Biden expresses 'concern' over Gaza violence, while supporting Israel
In a separate phone call with Palestinian Authority President Mahmoud Abbas, Biden said that Hamas must stop firing rockets at Israel.
Speaking on the sixth day of a flare-up in the Israeli-Palestinian conflict that has left 174 Palestinians and eight people in Israel dead, Biden expressed his "strong support" for what he called Israel's "right to defend itself" against rocket attacks by "Hamas and other terrorist groups", in his phone conversation with Netanyahu.
"He condemned these indiscriminate attacks against towns and cities across Israel," the White House statement said.
Biden also raised concerns about the safety of journalists after Israeli air strikes on Saturday flattened a building in Gaza housing The Associated Press, Al Jazeera and other international media outlets.
In a phone call with AP president and CEO Gary Pruitt, Secretary of State Antony Blinken offered "unwavering support for independent journalists and media organizations around the world," noting the "indispensability" of reporting in conflict zones, according to State Department spokesman Ned Price.
Biden, who up to now has said little publicly about Israel’s assault on Gaza, voiced US support for a negotiated two-state solution to the ongoing Israeli-Palestinian conflict.
He made the same point in a separate phone call with President Abbas of the Palestinian Authority, the White House said, highlighting "strong commitment to a negotiated two-state solution as the best path to reach a just and lasting resolution of the Israeli-Palestinian conflict".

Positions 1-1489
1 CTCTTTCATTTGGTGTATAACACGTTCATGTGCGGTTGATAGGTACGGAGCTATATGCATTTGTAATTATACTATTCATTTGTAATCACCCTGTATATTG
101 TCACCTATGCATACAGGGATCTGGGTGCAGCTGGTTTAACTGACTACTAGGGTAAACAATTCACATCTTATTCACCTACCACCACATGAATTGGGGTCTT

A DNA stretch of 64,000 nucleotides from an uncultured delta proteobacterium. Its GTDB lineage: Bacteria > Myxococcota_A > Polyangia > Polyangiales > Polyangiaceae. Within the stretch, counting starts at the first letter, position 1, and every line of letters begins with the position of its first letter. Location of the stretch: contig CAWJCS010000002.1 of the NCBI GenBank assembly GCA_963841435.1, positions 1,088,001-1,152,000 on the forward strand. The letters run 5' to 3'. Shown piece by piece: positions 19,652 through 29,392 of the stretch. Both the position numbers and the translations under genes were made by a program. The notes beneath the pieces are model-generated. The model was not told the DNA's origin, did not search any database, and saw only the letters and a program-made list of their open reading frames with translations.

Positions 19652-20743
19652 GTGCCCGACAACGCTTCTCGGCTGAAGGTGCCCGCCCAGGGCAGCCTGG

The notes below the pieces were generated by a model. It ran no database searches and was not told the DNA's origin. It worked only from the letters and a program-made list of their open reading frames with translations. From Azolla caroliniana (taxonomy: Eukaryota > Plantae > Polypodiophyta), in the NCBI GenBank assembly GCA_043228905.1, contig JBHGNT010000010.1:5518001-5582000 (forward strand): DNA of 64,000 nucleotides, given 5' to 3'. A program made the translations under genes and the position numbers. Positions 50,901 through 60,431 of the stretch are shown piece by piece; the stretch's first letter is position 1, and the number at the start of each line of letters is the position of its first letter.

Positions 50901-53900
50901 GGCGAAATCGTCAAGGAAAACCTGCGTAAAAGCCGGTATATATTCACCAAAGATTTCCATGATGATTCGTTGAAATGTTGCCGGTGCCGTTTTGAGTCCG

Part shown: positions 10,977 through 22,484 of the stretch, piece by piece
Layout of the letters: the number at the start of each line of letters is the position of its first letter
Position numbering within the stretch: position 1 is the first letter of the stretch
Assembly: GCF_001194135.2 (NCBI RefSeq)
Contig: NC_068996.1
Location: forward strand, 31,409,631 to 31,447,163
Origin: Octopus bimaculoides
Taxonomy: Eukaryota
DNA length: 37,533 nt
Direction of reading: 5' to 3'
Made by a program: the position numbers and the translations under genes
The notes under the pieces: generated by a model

The US leader, in his first call with Abbas since taking office, also "stressed the need for Hamas to cease firing rockets into Israel."
Defence Secretary Lloyd Austin also "reaffirmed Israel's right to defend itself," in a phone call with his Israeli counterpart Benny Gantz, according to a readout.
Austin "strongly condemned the continued onslaught of attacks by Hamas and other terrorists groups targeting Israeli civilians", it said, adding that the secretary had "shared his view on the need to restore calm."
Israeli airstrikes on Sunday killed 26 people, including eight children, in the single deadliest attack of the current conflict.
The flare-up in violence was caused by a series of Israeli provocations in Jerusalem. Last Monday, Hamas began firing rockets at Israel after hundreds of worshippers were injured in an assault by Israeli security forces on Jerusalem’s Al-Aqsa Mosque, the third most holy site in Islam.
Israeli forces have also clashed with Palestinian protesters in the West Bank, killing 12 people.